- Associated Press - Saturday, December 9, 2017

WINDSOR, Conn. (AP) - Connecticut’s general election may be 11 months away, but some Republican gubernatorial candidates are already working to broaden their appeal in a Democratic-leaning state, sensing voters may be more willing to consider the GOP after consecutive years of state budget crises.

Several candidates at Wednesday’s Republican candidate forum at Windsor High School boasted about the support they’re receiving from crossover Democratic and unaffiliated voters, as well as from members of certain ethnic groups that hadn’t thought to vote Republican in the past. Considering Republicans comprise just about 20 percent of the state’s 2.3 million registered voters, the candidates contend it makes sense for the party to choose someone with broad appeal and a strong fiscal message.

“I think people are frustrated,” said candidate Michael Handler, Stamford’s chief financial officer, who estimates 60 percent of his campaign contributions have so far come from Democrats and unaffiliated voters. “They’re frustrated by what’s been going on in Hartford, and I think they recognize that we’ve got to make some serious changes, and I don’t think it’s about party.”

Greenwich businessman Tom Foley was the GOP’s candidate in both 2014 and 2010, losing both times to Democratic Gov. Dannel P. Malloy, who is not seeking re-election. While Connecticut’s budget troubles were an issue in both elections, it appears the voters better understand the situation this time around, said candidate David Walker, a former U.S. comptroller general who was a lieutenant governor candidate in 2014. The current two-year, $41.3 billion fiscal year budget already has a projected $207.8 million deficit in the first year. Deficits are also predicted in future budget years.

“People know we’re in serious trouble. They want somebody who can solve the problem, and I think they’re willing to look past party lines for the right person,” said Walker, who said he has Democrats “who never voted for a Republican in their life” holding fundraising events for him.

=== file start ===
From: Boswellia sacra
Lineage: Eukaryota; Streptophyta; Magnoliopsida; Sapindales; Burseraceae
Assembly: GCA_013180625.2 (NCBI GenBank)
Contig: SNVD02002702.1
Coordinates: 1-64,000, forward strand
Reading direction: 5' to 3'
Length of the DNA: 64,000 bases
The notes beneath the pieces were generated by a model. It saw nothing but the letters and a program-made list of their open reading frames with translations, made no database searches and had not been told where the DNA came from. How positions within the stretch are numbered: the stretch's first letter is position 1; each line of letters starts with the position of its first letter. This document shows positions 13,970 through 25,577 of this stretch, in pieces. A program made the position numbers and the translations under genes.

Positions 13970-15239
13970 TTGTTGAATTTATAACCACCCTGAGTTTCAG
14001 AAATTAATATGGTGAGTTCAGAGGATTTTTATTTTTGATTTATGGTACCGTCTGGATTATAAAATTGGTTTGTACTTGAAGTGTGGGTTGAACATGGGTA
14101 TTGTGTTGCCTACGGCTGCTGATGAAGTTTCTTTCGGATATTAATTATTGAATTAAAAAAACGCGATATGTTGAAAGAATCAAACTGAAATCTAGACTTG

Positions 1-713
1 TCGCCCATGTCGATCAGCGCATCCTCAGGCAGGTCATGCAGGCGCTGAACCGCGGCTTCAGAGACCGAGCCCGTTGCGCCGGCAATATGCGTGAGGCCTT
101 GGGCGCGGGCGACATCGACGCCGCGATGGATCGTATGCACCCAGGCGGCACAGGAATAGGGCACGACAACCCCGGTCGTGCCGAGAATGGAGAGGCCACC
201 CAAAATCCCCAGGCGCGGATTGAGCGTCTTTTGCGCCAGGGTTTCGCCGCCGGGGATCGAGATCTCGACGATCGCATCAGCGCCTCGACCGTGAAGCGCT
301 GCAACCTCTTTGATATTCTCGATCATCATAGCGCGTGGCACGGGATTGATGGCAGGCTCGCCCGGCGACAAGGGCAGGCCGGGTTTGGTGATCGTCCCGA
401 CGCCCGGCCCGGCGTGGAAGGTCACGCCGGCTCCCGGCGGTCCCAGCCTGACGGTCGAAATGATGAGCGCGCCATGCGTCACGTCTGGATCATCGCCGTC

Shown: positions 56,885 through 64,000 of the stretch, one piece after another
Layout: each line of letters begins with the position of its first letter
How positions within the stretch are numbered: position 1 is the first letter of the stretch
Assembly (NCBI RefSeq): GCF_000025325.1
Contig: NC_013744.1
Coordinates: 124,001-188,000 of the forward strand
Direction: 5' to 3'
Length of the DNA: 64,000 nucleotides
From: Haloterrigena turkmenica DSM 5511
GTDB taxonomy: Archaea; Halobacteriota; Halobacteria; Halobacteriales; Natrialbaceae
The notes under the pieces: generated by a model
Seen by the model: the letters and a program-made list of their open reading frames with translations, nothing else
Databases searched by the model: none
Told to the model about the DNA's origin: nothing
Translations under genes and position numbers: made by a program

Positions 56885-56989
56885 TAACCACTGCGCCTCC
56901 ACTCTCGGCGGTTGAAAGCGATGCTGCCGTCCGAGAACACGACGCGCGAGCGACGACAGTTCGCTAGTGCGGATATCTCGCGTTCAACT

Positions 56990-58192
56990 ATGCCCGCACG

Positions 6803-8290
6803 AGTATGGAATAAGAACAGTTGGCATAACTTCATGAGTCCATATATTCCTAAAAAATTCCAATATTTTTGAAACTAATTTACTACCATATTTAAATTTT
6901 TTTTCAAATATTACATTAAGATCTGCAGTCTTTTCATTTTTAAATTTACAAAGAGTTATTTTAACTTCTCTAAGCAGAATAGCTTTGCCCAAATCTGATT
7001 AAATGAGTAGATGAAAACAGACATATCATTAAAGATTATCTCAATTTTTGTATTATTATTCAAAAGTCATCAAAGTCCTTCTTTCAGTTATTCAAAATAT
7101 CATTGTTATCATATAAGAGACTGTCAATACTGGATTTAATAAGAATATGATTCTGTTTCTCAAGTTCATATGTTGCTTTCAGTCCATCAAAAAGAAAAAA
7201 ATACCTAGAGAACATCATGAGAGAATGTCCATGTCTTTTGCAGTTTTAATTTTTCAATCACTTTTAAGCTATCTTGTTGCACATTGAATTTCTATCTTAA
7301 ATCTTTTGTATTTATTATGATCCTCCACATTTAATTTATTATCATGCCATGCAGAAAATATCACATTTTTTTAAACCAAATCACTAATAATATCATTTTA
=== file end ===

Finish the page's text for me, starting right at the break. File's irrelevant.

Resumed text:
While several candidates at Wednesday’s forum took strong stances on traditionally GOP issues, such as Fairfield Attorney Peter Lumaj’s support for gun rights, and former Trumbull First Selectman Tim Herbst’s suggestion of reinstating the death penalty, the gubernatorial hopefuls stuck mostly to fiscal issues. And there was scant mention of Republican President Donald Trump, despite the chairman of the Connecticut Democratic Party claiming the president’s “shadow” hung over each GOP candidate.

“All of them have shown time and again that, when given the choice between fighting for Connecticut families or following Trump and his national GOP allies, they will choose Trump every time,” said Nick Balletto, adding how voters will ultimately have the choice of electing a Democrat “who will fight for middle-class families or a Republican who won’t raise their voice if it crosses their party bosses.”

JR Romano, the state Republican Party chairman, contends current voter sentiment across Connecticut benefits his large field of candidates.

“At the end of the day,” he said, “I think this state is desperate for a new direction.”

Lumaj, an attorney and immigrant from Albania, said he has been pitching the conservative GOP message to inner city residents and ethnic groups who haven’t traditionally voted Republican in the past, including Albanians, Portuguese and Eastern Europeans. He said he has amassed about 50,000 supporters from this effort.

“That number is going to make all the difference,” Lumaj said. “We went to those cities. We went to those ethnic groups and converted them into Republicans. That is the strategy for us to win in 2018.”

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